Croydon historic David Lean cinema could reopen soon

Croydon Clocktower. Pic: M Tiedemann

The Croydon Clocktower. Pic: M Tiedemann

The David Lean cinema could once again play host to film screenings, hopeful campaigners say.

The Save The David Lean Cinema campaign has been battling to reopen the cinema since its closure in 2011 following budget cuts.

Adrian Winchester, who leads the campaign, confirmed they have been talking to the Council: “There is currently a genuine possibility that we might be able to start some screenings next year.”

However the group will now have to pay a hiring fee and share the newly titled David Lean Auditorium with other community groups who can use the space for talks, meetings or lectures, starting November.

Winchester said: “There have been some positive developments but it’s necessary to keep them in proportion.”

He explained that while the DLC is “close to being capable of screening films again” afterits refurbishment and its equipment returned to working order by technicians, it currently can’t be said “with any certainty when there will be further progress.”

There had been some excitement after recent reports that the cinema would be reopening because of a U-turn from the Council.

But Councillor Tim Pollard, Cabinet member for arts and culture, explained that this is not the case: “The David Lean Auditorium is part of the revamp of the Clocktower complex which has its official opening in a few weeks.

“It is reopening as a space the community can hire as an auditorium. It will have the ability to project films as it did before and I hope that DL campaign supporters will take advantage of that.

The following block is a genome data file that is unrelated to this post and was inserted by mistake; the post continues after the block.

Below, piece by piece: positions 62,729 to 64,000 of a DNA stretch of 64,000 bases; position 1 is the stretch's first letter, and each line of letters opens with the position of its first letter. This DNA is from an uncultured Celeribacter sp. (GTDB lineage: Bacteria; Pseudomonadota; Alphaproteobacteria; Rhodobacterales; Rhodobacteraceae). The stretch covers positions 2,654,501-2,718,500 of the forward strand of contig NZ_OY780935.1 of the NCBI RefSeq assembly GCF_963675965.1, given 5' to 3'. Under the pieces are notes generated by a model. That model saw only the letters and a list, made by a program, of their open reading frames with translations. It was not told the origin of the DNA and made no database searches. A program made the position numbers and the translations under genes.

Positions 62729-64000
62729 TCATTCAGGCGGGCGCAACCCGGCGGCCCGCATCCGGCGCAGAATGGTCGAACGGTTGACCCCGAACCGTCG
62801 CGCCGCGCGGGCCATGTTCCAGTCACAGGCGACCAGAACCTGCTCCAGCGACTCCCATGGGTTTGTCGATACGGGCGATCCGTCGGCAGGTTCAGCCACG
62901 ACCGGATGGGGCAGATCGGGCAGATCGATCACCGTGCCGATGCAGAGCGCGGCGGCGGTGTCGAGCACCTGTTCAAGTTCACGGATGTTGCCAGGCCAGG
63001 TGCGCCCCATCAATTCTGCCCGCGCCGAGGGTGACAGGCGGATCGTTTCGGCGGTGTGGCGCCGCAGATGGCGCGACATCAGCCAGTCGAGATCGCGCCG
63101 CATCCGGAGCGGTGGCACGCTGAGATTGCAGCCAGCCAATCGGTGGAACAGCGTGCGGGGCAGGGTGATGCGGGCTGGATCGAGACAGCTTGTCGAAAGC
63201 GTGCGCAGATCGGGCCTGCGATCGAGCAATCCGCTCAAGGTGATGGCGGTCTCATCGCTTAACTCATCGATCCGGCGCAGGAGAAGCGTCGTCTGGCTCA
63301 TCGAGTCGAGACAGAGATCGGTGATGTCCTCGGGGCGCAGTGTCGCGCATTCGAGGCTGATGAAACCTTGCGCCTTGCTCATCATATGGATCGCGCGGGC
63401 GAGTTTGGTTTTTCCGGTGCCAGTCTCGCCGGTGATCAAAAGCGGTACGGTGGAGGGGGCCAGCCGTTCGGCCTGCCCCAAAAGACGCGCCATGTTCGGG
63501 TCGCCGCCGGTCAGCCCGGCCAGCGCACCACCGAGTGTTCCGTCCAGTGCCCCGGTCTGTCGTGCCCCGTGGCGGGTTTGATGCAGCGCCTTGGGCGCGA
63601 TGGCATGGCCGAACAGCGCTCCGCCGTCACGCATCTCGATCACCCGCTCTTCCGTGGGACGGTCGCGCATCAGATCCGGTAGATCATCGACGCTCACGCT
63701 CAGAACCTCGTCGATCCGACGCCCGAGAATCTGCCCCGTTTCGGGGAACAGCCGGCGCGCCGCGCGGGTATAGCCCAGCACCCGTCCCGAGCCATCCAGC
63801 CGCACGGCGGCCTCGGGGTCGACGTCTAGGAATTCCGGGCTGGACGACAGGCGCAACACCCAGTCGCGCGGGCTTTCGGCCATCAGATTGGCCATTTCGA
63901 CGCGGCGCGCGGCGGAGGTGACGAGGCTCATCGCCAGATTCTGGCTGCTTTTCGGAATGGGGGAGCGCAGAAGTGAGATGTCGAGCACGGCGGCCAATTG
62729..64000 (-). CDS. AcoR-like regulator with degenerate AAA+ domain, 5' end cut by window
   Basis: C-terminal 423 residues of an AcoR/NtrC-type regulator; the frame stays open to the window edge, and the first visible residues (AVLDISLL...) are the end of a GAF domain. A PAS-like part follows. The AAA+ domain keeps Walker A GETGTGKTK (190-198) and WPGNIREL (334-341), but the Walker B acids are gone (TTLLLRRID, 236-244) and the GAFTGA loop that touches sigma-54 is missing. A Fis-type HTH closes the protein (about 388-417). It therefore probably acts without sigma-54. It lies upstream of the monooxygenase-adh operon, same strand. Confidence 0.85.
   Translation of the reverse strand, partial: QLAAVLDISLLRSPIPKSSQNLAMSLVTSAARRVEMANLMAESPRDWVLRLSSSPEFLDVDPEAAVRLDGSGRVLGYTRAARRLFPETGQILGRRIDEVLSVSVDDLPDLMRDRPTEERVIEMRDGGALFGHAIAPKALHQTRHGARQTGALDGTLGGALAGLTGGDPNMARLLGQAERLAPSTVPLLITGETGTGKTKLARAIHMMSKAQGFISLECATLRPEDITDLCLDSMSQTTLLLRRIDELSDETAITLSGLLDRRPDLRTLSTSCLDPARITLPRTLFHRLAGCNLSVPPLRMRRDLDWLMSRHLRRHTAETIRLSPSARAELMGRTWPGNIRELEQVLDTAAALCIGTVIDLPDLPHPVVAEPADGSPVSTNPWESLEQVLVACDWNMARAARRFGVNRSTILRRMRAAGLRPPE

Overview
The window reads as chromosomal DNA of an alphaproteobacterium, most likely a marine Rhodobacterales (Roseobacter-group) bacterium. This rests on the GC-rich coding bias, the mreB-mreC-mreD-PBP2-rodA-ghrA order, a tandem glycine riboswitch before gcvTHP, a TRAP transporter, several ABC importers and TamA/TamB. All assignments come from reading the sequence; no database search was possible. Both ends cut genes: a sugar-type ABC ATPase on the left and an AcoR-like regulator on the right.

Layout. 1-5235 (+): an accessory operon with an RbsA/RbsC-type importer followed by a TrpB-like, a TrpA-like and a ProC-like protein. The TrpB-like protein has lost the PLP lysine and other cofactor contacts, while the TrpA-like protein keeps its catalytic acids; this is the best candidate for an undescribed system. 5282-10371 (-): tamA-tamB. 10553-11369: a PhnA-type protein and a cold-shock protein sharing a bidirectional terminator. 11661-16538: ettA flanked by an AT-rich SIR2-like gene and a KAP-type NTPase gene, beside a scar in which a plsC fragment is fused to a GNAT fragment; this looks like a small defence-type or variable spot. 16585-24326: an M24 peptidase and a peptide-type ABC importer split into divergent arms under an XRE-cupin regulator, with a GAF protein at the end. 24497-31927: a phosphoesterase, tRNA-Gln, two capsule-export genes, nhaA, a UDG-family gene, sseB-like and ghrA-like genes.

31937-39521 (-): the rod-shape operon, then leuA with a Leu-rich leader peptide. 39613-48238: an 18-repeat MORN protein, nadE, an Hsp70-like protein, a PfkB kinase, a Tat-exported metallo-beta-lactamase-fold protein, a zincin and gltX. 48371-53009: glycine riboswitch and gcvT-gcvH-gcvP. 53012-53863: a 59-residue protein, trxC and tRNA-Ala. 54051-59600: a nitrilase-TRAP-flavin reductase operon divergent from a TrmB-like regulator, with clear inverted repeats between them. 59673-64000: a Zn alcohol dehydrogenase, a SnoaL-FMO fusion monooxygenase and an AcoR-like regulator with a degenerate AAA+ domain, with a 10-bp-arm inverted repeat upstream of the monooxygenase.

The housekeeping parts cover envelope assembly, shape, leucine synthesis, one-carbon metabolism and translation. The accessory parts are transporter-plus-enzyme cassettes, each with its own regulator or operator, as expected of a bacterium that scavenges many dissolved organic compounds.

“The idea is that it can be used for a more diverse range of events and presentations than previously.”

The David Lean Auditorium, along other parts of the Clocktower complex, is being brought back into use after Croydon Adult Learning and Training (CALAT) breathed new life into the space.

CALAT’s weekday evening classes which began in September also mean the complex will stay open after 6pm, allowing for evening film screenings during the week.

Since the closure of the cinema in 2011, campaigners have been showing films in nearby pub The Spread Eagle.

However, a move back into the David Lean Auditorium would mean a greater capacity for showings and the potential to hold more than one screening a week.

Winchester accepts that asking for payment is reasonable, but hopes that the community space “would be made affordable for groups such as ours.”

He expressed issues around an “unpredictable income” as well as other obstacles including long negotiation processes that mean reopening is “far from guaranteed.”

He said: “Presenting films is a major challenge even for our enthusiastic, knowledgeable and unpaid committee, so it’s difficult to imagine anyone else wanting to do so in the near future.

“It’s unlikely that anyone other than the campaign has the appropriate motivation, skills and people to do this. I hope the Council will agree that a successful reopening of the David Lean will be difficult without film screenings presented by the campaign.

“We acknowledge that there has been tangible progress that we could not have predicted earlier this year. But the fact that the DLC is almost ready for use adds to the frustration of not using it!”

To find out more about the campaign and its film screenings at The Spread Eagle visit the Facebook page.

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